Searching over 5,500,000 cases.


searching
Buy This Entire Record For $7.95

Download the entire decision to receive the complete text, official citation,
docket number, dissents and concurrences, and footnotes for this case.

Learn more about what you receive with purchase of this case.

United States v. Bass

United States District Court, D. Nevada

January 4, 2017

United States of America, Respondent/Plaintiff
v.
Johnny Lee Bass, Petitioner/Defendant

          ORDER STAYING CASE

          Jennifer A. Dorsey United States District Judge

         On April 19, 2016, petitioner Johnny Lee Bass filed a motion to vacate his 188-month sentence for Hobbs Act robbery and federal bank robbery, arguing that his sentence was illegally enhanced under the sentencing guidelines' career offender provision in light of the United States Supreme Court's decision in Johnson v. United States, [1] in which the Court held that the ACCA's similarly worded residual clause is unconstitutionally vague.[2] Rule 4 of the Rules Governing Section 2255 Cases in the United States District Court directs me to promptly examine § 2255 motions and, unless it plainly appears that the movant is not entitled to relief, direct the government to file a response. On May 16, 2016, I directed the government to respond to Bass's petition.[3] The government has filed its response and Bass has filed a reply.[4]

         In June 2016, the United States Supreme Court granted certiorari in Beckles v. United States, Case Number 15-8544, to decide, in relevant part, whether Johnson requires invalidation of USSG § 4B1.2(a)(2)'s residual clause and, if so, whether this applies retroactively to collateral-review cases challenging sentences enhanced under that provision. On November 28, 2016, the Court heard oral argument in Beckles and the case was submitted for review. Because Beckles is under submission and potentially dispositive of petitioner's motion to vacate, I stay all proceedings in this case pending the Supreme Court's decision in Beckles.

         Discussion

         A district court has the inherent power to stay cases to control its docket and promote the efficient use of judicial resources.[5] When determining whether to stay a case pending the resolution of another case, I must consider (1) the possible damage that may result from a stay, (2) any “hardship or inequity” that a party may suffer if required to go forward, and (3) “the orderly course of justice measured in terms of the simplifying or complicating of issues, proof, and questions of law” that a stay will engender.[6] On balance, I find that these factors favor a stay here.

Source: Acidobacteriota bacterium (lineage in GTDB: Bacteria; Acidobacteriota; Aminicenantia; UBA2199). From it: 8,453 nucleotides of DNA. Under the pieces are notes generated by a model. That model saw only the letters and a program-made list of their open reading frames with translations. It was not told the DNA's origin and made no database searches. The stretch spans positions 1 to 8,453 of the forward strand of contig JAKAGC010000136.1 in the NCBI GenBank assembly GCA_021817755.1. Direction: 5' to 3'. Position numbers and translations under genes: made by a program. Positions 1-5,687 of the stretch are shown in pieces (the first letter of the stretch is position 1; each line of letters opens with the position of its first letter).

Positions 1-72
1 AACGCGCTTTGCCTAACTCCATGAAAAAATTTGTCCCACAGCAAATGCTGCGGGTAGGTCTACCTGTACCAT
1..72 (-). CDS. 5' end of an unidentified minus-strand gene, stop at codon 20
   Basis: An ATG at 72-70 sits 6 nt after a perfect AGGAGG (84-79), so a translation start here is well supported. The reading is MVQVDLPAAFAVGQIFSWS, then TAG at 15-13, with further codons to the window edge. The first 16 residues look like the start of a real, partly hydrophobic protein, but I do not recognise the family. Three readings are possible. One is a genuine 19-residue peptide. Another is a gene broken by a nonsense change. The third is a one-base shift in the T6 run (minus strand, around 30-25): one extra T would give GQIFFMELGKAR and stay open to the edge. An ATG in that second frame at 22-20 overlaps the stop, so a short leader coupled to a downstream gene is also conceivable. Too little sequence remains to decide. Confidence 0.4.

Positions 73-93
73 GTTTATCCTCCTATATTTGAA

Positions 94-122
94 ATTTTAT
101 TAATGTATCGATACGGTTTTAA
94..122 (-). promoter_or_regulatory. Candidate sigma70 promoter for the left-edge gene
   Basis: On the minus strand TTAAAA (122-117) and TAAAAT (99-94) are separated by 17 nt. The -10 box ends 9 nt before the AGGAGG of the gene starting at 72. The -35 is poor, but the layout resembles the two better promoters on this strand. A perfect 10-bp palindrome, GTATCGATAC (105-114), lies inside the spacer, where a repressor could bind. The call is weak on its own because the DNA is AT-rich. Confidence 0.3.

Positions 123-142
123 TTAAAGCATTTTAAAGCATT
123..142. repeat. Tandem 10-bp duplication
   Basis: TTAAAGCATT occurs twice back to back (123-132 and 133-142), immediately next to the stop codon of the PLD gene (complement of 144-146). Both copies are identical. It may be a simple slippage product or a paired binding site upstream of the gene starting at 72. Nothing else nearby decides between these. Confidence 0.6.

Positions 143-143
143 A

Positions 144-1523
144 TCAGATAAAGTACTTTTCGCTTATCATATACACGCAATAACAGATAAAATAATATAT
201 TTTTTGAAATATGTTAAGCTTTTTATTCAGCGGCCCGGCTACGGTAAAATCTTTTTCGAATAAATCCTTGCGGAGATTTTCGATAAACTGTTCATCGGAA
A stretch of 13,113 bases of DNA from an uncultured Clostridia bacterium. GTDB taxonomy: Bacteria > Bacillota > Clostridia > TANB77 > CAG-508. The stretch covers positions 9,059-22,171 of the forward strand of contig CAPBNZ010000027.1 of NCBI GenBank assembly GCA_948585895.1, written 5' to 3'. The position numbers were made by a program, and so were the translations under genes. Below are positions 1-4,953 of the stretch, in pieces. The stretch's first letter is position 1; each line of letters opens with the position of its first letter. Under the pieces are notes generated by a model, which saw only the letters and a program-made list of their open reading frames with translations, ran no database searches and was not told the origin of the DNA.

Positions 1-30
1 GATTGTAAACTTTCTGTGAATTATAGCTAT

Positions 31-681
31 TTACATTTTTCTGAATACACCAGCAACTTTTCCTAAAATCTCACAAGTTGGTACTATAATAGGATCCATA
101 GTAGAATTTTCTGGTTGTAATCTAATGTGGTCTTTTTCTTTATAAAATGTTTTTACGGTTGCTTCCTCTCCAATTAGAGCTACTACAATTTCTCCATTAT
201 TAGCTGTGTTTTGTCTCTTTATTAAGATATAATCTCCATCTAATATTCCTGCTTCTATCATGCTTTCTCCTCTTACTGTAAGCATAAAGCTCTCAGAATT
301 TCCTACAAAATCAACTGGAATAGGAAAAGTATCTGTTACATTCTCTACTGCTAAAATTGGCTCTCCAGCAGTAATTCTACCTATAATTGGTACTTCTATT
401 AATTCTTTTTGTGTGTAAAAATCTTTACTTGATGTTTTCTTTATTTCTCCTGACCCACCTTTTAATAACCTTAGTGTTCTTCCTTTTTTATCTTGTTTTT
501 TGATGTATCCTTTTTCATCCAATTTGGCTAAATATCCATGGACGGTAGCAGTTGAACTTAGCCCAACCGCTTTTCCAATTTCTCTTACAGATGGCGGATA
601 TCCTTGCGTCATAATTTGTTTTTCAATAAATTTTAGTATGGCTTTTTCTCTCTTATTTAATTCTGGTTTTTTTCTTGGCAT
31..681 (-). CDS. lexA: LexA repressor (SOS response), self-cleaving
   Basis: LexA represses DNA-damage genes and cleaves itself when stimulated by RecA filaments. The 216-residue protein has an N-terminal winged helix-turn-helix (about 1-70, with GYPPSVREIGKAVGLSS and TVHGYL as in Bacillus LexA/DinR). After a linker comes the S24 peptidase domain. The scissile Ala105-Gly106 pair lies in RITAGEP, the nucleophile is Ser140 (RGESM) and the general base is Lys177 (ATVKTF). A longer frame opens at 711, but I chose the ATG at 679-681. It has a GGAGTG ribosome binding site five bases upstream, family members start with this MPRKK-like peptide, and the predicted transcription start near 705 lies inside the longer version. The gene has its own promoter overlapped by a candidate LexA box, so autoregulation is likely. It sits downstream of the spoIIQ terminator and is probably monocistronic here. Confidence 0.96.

Petitioner's motion hinges on Johnson's retroactive application to the residual clause of § 4B1.2(a)(2). The Beckles decision is thus almost certain to determine whether petitioner has a cognizable claim under § 2255. I have no less than ten cases in which defendants have filed § 2255 motions seeking to challenge their § 4B1.2(a)(2)-enhanced sentences based on Johnson. Staying this case pending the Supreme Court's decision in Beckles will permit me to analyze the parties' and evidence in the context of complete and resolved precedent, and it will allow me to evaluate petitioner's claim in light of this imminently anticipated legal authority. A stay pending the decision in Beckles will thus simplify the proceedings and promote the efficient use of the parties' and the court's limited resources.

         The only potential prejudice that may result from a stay is that both parties will have to wait longer for resolution of this case. But a delay would also result from the new briefing that would very likely be needed after the Supreme Court issues its decision in Beckles. So a stay pending the decision will not necessarily lengthen the life of this case, and any possible damage that a stay may cause is minimal. This is especially true because even if Bass's classification as a career offender is illegal, his guideline range of imprisonment would still be high: 100-125 months, of which it appears he has served only 32 months.[7] So even if Bass were eligible for resentencing, it would be extremely unlikely that staying this case until Beckles is decided would prolong his new release date. The stay pending the decision will also not be indefinite. The length of this stay is tied to the Supreme Court's issuance of its decision in Beckles, a case that has already been argued and submitted and will be decided this term. Once the decision is issued, either party may move to lift the stay.

         Conclusion

         Accordingly, IT IS HEREBY ORDERED that this case is STAYED until the Supreme Court issues a decision in Beckles v. United States, Case Number 15-8544. Once the decision issues, either party may move to lift the stay. I will order supplemental briefing if necessary.

---------

Notes:

[1] Johnson v. United States, 135 S.Ct. 2551 (2015).

[2] ECF No. 40.

[3] ECF No. 41.


Buy This Entire Record For $7.95

Download the entire decision to receive the complete text, official citation,
docket number, dissents and concurrences, and footnotes for this case.

Learn more about what you receive with purchase of this case.